BOISE — As roads get more crowded, Boise and Valley Regional Transit are mulling ways to get people out of their cars and onto the bus.
On Tuesday, Boise City Council met with VRT officials to discuss their fiscal year 2020 budget request and how to put extra city funds to work in ways that will increase ridership the most. Officials pitched a variety of possible improvements to raise ridership, including adding all day 15-minute service on State Street, boosting Saturday frequency and hours of operation on the busiest routes, or extending certain routes west to the cities of Eagle and Meridian.
Because Idaho does not have a dedicated funding source for transportation or local option taxing authority for cities to raise their own revenue toward service, the city has long struggled with how to use its limited resources to provide residents with reliable bus service. Last month, city council voted to adopt a new policy of dedicating 5 percent of its property tax revenue to VRT as well as an additional $1 million in revenue over the next two years to grow ridership.
VRT will be conducting outreach over the summer with the public before holding a final public hearing and making a decision for how to make changes to the routes, but city council was able to weigh in on the options now. The city funds nearly half of the system’s roughly $18 million budget and has the bulk of the valley’s riders, giving council a lot of say over how the system is shaped.
Councilman Scot Ludwig said he supports the bus system, but is frustrated by the stagnant ridership that has hovered not far above a million annual boardings for years. He pointed to recent findings that roughly a third of bus trips in the system are delayed, which he said could be dissuading people from using the service if they have any other option.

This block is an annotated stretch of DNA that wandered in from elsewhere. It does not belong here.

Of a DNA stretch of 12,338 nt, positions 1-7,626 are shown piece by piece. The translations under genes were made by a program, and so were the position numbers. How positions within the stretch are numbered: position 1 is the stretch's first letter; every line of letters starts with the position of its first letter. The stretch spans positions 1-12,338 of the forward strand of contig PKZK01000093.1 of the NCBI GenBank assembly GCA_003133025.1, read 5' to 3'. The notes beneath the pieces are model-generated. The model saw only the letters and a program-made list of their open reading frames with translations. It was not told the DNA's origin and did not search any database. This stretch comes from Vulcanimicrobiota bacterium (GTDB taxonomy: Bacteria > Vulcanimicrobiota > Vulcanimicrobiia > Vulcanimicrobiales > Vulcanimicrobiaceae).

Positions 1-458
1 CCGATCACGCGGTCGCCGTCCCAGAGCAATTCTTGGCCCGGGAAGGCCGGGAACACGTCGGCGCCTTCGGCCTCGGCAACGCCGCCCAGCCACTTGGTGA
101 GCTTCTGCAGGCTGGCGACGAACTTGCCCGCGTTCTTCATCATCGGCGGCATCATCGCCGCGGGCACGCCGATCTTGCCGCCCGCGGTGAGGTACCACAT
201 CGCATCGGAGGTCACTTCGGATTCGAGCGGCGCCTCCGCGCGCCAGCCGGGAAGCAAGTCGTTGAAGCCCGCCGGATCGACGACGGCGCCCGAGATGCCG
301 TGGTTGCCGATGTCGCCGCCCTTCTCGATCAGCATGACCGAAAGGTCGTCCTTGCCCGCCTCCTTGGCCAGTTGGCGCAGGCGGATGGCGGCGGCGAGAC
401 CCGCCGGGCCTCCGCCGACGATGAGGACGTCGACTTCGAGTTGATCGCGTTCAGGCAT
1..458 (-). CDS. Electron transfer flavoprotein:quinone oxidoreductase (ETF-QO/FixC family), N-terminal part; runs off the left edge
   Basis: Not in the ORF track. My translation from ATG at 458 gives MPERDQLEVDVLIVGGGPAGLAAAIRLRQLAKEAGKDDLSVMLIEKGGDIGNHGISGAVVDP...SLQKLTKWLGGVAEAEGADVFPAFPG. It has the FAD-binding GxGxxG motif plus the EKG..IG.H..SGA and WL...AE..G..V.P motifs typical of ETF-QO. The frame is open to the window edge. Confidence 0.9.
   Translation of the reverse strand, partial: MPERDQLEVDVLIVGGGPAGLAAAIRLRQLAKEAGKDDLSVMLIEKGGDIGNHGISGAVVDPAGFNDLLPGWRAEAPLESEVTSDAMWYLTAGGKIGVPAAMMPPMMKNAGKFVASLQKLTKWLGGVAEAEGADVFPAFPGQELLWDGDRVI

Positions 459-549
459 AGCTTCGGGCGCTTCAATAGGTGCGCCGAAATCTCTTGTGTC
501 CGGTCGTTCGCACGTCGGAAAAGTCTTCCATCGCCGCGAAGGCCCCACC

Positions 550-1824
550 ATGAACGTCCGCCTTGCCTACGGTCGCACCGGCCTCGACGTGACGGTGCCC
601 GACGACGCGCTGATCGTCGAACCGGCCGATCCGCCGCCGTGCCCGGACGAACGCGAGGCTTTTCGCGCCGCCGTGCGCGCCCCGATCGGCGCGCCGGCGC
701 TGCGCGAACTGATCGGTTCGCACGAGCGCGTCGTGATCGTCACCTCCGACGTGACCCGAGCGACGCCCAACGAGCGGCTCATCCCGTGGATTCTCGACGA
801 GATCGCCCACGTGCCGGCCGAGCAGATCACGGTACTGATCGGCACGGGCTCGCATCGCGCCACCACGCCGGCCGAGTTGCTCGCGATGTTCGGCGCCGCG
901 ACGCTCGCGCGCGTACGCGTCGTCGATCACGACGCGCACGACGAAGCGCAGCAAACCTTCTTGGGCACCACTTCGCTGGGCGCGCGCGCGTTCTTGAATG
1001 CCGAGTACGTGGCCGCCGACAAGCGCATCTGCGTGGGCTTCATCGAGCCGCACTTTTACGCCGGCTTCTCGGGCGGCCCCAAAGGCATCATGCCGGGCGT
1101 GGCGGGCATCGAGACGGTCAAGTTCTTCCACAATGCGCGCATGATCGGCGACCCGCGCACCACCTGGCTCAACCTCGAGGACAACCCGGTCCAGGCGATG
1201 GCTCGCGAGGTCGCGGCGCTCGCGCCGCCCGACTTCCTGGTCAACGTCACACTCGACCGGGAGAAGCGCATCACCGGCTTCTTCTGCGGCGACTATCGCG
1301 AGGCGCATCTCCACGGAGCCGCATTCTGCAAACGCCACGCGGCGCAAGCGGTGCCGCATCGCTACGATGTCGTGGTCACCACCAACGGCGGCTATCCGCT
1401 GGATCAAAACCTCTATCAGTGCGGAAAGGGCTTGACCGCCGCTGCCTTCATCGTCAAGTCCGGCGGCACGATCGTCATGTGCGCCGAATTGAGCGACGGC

“That high level of delinquent arrival times can impact people’s employment opportunities,” Ludwig said. “A lot of people do sit in traffic in their cars too, but the expectation is for that person getting on the bus is it is on time and they can get to work.”
He suggested the city hire an outside consultant to study efficiencies in the system and determine if there are ways it can operate more efficiently with the taxpayer dollars already used. No other council members came out in strong support for a study.
When discussing council’s ideas on how to expand service, City Council President Pro Tem Elaine Clegg said she would prefer only to invest in routes to serve other cities if those other cities would agree to invest at the same level. Instead, she preferred investments in improving service on existing routes in Boise.
“Expanding routes to Eagle and Meridian will depend what those other communities are bringing to bear,” she said. “We should figure out a way to have those communities pick up their own share instead of relying on the city of Boise to get it started and everybody else’s good will.”
Although the details of how much money VRT will request from Boise are still being worked out, it will possibly ask for roughly $1.8 million more than last year from the city.
In fiscal year 2019, Boise gave VRT $7.4 million to fund operations in the city, and the request could possibly hit $9.2 million for the upcoming fiscal year. The bulk of the increased request is due to a shortfall between federal funds available and the amount necessary to address long-term maintenance needs in the system, requiring up to $1.4 million. However, the system will be applying for federal funds in order to bridge the gap, so it’s unclear how much the city will have to kick in to meet these needs.
Compared to similar cities, Boise’s per capita contribution to public transportation lags. In 2017, Boise contributed $28 per capita to public transit, while Reno, Nevada, contributed $96 and Spokane, Washington, put in $145.